He is being worshiped in order to facilitate healing, to ensure the conservation of peace, social harmony and tranquillity, to improve fertility, and to garner the spiritual power that attracts and preserves the Àṣẹ. Because the Òrìṣà Ìrókò stimulates the growth of Orí, it consequently alleviates the state of mental restlessness and encourages personal strength and stability, thus helping people become stronger and capable of facing challenges. The worship of Ìrókò is an expression of gratitude towards nature for everything it offers to humans.
Female ancestral/parental help
Ìyá-mi Òṣòròngà represent the collective aspect of female ancestral powers.
They are the keepers of destinies and are constantly striving to preserve the existence; this is why one needs to cultivate their benevolence in order to secure the survival of life and society.
Ìyá-mi Òṣòròngà appear in many shapes.
They are healers who possess enormous magical powers.
They intervene in peoples’ lives on the personal level – in terms of physical and mental health, partnerships, sexual life – as well as on the social level – with regards to work and friendships.
They provide protection against diseases with the emphasis on internal organs and blood health.
They offer support to human beings with regards to the tasks related to the harmonization of thoughts and knowledge aimed at ensuring successful achievement of goals.
They attract good luck into life and stimulate business activities as well as material achievements.
They bring about changes on the emotional level; under their influence, a restless person is able to calm down, an ill-tempered one gains patience, etc.
They interfere in human destinies with the intention to protect the affected one from harm that is a result of an enemy’s actions or their own mistakes. With their inclination towards marriage, they harmonize interpersonal relationships.
They are the carriers of Àṣẹ and they strive to acquire and retain vital energy.
They serve as protectors and guardians; they direct people and guide them so that they can realize their destiny in the best possible way.
The warrior from the city of Ẹdẹ located in the Nigerian state of Ọ̀ṣun is also called Aṣíwájú Òrìṣà, the leader of the Òrìṣà. He is the mythological son and pupil of Òṣọ́ọ̀sí and an avid hunter possessing extraordinary strategic abilities. He has a strong intuition, sharp perception, and tremendous courage. He is a poet and protector of the humiliated and those who have been falsely accused. He is being worshiped in order to attract agility, prosperity, affluence, and well-being. He brings luck in business and finance.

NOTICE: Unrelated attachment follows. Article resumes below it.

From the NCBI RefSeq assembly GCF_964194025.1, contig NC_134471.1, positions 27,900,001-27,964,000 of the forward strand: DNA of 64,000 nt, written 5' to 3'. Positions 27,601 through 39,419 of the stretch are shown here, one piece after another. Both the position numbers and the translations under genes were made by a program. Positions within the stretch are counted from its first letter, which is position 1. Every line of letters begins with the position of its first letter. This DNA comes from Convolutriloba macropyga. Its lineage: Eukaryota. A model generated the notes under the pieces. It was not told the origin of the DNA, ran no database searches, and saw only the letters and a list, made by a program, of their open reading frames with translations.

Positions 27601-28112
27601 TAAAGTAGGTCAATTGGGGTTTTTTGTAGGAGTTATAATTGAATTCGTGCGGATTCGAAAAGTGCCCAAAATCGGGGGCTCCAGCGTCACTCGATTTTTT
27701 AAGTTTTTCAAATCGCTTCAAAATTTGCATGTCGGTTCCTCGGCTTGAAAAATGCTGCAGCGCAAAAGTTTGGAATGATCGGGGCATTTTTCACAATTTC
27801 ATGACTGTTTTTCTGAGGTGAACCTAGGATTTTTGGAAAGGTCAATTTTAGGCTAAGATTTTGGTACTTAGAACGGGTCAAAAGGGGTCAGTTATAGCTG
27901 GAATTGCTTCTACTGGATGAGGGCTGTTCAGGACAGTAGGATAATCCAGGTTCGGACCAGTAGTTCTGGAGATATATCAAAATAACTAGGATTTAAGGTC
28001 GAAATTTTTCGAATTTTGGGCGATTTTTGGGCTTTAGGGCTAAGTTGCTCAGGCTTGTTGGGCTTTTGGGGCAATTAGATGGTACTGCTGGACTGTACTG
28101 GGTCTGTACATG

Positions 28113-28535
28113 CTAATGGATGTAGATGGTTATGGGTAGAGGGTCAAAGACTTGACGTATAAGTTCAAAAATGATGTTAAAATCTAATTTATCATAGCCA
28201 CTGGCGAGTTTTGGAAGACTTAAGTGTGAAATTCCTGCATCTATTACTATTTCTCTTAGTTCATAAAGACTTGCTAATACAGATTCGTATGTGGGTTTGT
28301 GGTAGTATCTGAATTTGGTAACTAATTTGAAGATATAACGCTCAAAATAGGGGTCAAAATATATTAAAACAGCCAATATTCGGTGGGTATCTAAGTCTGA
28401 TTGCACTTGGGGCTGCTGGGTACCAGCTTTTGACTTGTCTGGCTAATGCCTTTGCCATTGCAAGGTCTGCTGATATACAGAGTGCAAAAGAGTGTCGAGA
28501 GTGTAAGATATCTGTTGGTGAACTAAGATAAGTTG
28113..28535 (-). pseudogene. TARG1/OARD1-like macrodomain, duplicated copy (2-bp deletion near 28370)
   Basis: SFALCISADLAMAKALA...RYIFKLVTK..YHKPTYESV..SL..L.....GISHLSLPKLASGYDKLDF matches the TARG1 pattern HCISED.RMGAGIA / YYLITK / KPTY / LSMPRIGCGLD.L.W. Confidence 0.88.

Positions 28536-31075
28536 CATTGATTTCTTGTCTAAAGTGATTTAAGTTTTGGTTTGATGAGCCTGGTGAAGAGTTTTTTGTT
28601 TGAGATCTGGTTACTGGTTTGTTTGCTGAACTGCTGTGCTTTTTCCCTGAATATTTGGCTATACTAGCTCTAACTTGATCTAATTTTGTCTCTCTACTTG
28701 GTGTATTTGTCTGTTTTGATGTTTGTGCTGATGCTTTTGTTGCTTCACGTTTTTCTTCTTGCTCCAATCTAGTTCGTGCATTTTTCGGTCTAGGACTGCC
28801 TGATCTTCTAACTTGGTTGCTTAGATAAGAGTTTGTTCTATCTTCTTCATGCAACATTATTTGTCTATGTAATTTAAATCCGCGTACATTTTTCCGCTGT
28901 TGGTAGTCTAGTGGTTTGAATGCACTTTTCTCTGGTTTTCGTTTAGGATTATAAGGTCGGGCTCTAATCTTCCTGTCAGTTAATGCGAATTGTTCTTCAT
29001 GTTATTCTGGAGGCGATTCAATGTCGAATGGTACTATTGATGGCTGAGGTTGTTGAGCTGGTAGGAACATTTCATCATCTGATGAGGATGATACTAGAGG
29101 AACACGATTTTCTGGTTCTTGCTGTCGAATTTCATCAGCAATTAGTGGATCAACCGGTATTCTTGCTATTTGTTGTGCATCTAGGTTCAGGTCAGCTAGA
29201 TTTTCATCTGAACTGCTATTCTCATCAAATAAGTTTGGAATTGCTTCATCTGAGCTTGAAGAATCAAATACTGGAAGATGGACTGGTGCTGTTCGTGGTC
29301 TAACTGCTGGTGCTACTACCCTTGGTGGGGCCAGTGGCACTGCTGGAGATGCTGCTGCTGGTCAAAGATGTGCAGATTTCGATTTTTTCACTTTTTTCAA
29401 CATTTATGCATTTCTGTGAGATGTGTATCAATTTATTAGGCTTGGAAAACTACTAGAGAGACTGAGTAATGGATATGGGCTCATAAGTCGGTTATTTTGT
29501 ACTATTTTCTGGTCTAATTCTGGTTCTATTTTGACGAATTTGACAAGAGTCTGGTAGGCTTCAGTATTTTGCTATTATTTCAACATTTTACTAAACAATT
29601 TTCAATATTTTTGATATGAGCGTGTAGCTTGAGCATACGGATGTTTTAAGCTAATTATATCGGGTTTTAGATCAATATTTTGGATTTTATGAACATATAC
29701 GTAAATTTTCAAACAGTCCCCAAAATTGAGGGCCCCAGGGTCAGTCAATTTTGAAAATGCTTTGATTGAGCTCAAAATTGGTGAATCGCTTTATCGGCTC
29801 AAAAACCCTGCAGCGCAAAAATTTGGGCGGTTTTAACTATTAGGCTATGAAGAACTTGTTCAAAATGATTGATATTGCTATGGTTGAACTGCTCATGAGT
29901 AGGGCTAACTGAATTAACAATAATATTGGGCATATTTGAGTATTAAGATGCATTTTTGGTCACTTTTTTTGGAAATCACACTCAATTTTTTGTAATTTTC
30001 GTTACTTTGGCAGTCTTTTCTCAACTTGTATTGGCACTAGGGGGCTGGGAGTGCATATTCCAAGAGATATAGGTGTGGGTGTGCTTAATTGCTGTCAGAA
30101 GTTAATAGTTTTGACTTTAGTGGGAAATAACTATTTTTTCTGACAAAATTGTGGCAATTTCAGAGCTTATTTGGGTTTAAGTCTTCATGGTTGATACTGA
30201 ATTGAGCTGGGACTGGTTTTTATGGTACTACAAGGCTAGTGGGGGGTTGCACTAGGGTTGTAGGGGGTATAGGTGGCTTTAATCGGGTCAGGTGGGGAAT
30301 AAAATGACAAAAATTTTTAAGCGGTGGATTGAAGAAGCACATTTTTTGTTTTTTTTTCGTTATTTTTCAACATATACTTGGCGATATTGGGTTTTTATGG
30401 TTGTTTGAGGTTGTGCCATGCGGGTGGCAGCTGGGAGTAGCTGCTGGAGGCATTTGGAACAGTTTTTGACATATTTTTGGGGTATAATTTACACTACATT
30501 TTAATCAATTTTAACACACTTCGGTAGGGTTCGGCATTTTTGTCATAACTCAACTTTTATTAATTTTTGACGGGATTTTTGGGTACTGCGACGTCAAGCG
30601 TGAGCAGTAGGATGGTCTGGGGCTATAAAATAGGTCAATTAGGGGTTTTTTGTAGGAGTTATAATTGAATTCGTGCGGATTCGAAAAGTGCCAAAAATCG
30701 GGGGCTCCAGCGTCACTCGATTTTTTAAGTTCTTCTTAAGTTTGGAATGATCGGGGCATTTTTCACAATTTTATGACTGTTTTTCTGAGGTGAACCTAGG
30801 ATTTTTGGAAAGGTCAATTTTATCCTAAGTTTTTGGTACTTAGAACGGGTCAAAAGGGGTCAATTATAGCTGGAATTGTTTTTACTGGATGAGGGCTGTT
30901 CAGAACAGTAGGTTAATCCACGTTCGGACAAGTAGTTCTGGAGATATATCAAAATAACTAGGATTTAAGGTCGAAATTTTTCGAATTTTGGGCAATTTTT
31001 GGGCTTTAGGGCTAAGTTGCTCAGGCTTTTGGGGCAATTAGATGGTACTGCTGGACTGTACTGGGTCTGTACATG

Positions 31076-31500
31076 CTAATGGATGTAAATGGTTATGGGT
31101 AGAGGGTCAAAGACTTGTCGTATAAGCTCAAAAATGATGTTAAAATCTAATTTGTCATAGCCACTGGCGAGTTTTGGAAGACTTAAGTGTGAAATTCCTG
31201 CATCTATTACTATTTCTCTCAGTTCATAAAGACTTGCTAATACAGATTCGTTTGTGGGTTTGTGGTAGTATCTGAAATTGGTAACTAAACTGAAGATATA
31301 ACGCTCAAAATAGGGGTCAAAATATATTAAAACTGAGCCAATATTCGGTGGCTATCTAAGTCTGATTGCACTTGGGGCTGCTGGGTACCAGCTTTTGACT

Metals that belong to him are gold, yellow brass, and copper. His symbols are óta (an altar stone), ìrùkẹ̀rẹ̀ (an artistically processed animal tail that is infused with magic and worn by priests and priestesses, kings and queens to showcase their royal dignity), cowries, and ọfà (a spear and a sword made of golden plated metal). His colours are yellow and blue. His necklaces and bracelets are made of yellow and blue beads.
This divinity was brought to Abéokúta, the capital of the Ògún State, by Saaba people, specifically by a female slave. Nana is extremely powerful because she is a daughter of the Supreme God and as such, she is also referred to as Omolú, which is an expression composed of two words: ọmọ, a child, and olúwa, a god, meaning that the expression denotes a God’s daughter. Among the people of Ewe and Ẹ̀gbá, Nana Bùrúkù represents an androgynous being. The Yoruba refer to the male principle as Bùrúkù while the female principle is called Omolú. This divinity demands strict discipline and is worshiped in order to avoid poverty, misery, distress, and to gain power. The symbols of the Òrìṣà Omolú are ẹdon (a statue of a male and female couple made of metal), ibiri, an object that Nana caries in her right hand that symbolizes the sequence of generations, carved wooden statues of different sizes that depict people, divinities, pregnant women, or women carrying a baby on their backs. Breastfeeding mothers are also to be found. Furthermore, her symbols also include óta (an altar stone), ìrùkẹ̀rẹ̀ (an animal tail with artistic decoration that is infused with magic and worn by priests and priestesses, kings and queens as a sign of their royal dignity), and cowries.
The Òrìṣà Ọbà is calm, compliant, tolerant, devoted, good-hearted, magnanimous, and motherly. She is closely associated with Ìyá-mi Òṣòròngà and devoted to the principles of female aesthetics.
Metals that belong to her are gold and iron. Her symbols include rivers, vessels, óta (an altar stone), ìrùkẹ̀rẹ̀ (an artistically processed animal tail that is infused with magic and worn by priests and priestesses, kings and queens to showcase their royal dignity), and cowries. Her colour is white, though she is often depicted with multi-coloured items. Her necklaces are embellished with beads in a variety of different colours as well as golden or metal bracelets in shades of gold, such as brass.
The Supreme god Elédùnmarè instructed the Òrìṣà Ọbàtálá to create the solid ground, to inhabit it, and to shape the physical form of humans. This is why he is often described as the representative of Elédùnmarè on Earth. He is the Òrìṣàof creativity, peace, and tranquillity who neutralizes turbulences and transforms his devotees so that they become successful as long as they do their best. Ọbàtálá gives his children a reason for laughter. With regard to moral values, Ọbàtálá has high expectations of his devotees because they need to be as pure as spring water.